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One Thousand Two Hundred?
Actually more. One thousand two hundred ten currently. And counting. And here's how to use them.
'Sharky Pooh' writes to question whether Rixstep's ACP Web Services can truly tally over one thousand two hundred. 'A fanciful number at best', writes the arrogant twit. Now if one had been describing his IQ at '50' then the description definitely holds.
The number of web services available to ACP subscribers broke the thousand mark almost three years ago.
Here's a list of the services from a year or two back. This page already has nine hundred seventy web services. Users of the free version thus have at least nine hundred seventy; ACP users as stated have over one thousand two hundred. Swallow that, Sharky, if it's not too big for your mouth.
That page lists only nine hundred seventy; the downloads cited below have one thousand two hundred ten and ACP subscribers currently have one thousand two hundred eighty two. With a few more on the way in the next few weeks.
Be that as it may, let's move beyond the puerile ignorance and arrogance of Sharky and concentrate on what the ACP web services are, how they work, and how you use them.
What They Are
The ACP Web Services are a way to get contextual search (or other) results from selected text almost anywhere on your desktop. The results come through your web browser. And all you have to do is select text somewhere. Almost anywhere. And this thanks to the pervasive NSText system used in OS X.
Think of them as invisible 'widgets': all you see is your application's menu. They're on the menu of every application you run. And because you don't have to fire up another application you can work right from the application you're currently using. They pick things up 'contextually' and the results come up in your web browser.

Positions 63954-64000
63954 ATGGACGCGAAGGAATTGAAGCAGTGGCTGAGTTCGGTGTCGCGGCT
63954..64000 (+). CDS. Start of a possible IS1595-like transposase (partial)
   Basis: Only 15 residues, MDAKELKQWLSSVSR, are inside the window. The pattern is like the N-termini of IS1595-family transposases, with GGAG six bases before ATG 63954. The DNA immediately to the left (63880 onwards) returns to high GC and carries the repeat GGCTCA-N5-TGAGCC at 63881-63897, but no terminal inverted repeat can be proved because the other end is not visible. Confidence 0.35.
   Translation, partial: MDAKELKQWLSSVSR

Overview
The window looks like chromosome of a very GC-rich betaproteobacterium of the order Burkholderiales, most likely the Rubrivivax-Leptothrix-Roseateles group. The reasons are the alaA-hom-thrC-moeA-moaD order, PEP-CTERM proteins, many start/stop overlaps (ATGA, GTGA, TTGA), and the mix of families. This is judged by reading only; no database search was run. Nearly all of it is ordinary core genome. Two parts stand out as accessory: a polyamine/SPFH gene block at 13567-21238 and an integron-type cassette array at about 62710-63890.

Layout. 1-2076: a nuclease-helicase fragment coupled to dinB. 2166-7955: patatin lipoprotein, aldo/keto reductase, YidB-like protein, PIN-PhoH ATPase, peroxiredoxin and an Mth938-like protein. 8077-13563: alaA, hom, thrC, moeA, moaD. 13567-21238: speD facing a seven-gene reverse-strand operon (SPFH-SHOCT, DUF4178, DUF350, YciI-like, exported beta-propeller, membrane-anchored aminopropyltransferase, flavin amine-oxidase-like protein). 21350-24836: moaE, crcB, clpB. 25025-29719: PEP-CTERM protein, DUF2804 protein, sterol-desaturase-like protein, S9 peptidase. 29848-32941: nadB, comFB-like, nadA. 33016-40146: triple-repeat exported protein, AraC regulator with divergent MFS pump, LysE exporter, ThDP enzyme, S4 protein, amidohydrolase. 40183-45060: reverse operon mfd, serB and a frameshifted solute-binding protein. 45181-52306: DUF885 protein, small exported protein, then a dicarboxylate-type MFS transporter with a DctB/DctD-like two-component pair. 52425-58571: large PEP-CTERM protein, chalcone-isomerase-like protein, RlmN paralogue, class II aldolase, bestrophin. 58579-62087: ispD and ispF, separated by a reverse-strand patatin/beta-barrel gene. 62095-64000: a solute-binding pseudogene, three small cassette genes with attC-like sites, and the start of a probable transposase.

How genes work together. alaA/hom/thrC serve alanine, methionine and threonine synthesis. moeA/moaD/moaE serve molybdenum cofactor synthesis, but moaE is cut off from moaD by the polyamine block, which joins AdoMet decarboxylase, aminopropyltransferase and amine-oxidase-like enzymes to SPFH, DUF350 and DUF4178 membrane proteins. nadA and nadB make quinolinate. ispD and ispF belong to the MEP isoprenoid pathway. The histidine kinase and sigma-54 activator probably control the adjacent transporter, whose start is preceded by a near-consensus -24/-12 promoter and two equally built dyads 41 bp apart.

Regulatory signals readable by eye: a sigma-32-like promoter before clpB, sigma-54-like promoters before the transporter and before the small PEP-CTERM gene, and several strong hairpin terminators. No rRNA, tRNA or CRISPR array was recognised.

You can select text:
- Right here in your browser. Right now. On this page. Double click any word. Yes on this page. Or drag a selection across several words. On one or several lines. For example: select an address and scoot to Google Maps. It's that easy.
- Select text in any text editor/word processor/whatever and you're ready to go.
- Select text in any text input field. Such as in a save as dialog. Or a web form in your web browser. Anywhere.
You don't have to be able to edit the text - just select it. If you can select it the OS X text system takes care of the rest.
At the end of the day the web is more powerful than any constellation of applications you can conceivably use. More powerful than Watson or Sherlock or any of that. Yes you can get up a dictionary tool locally; but you can't get dictionary and thesaurus services and search services and whatnot to the tune of one thousand two hundred such features. Your hard drive can't handle storage or performance like that. But the powerful servers of the web can.
And it's fully tantamount to doing your 'crunching' on remote and super powerful servers. And with today's broadband speeds you get results as fast too. That's exactly what you're doing.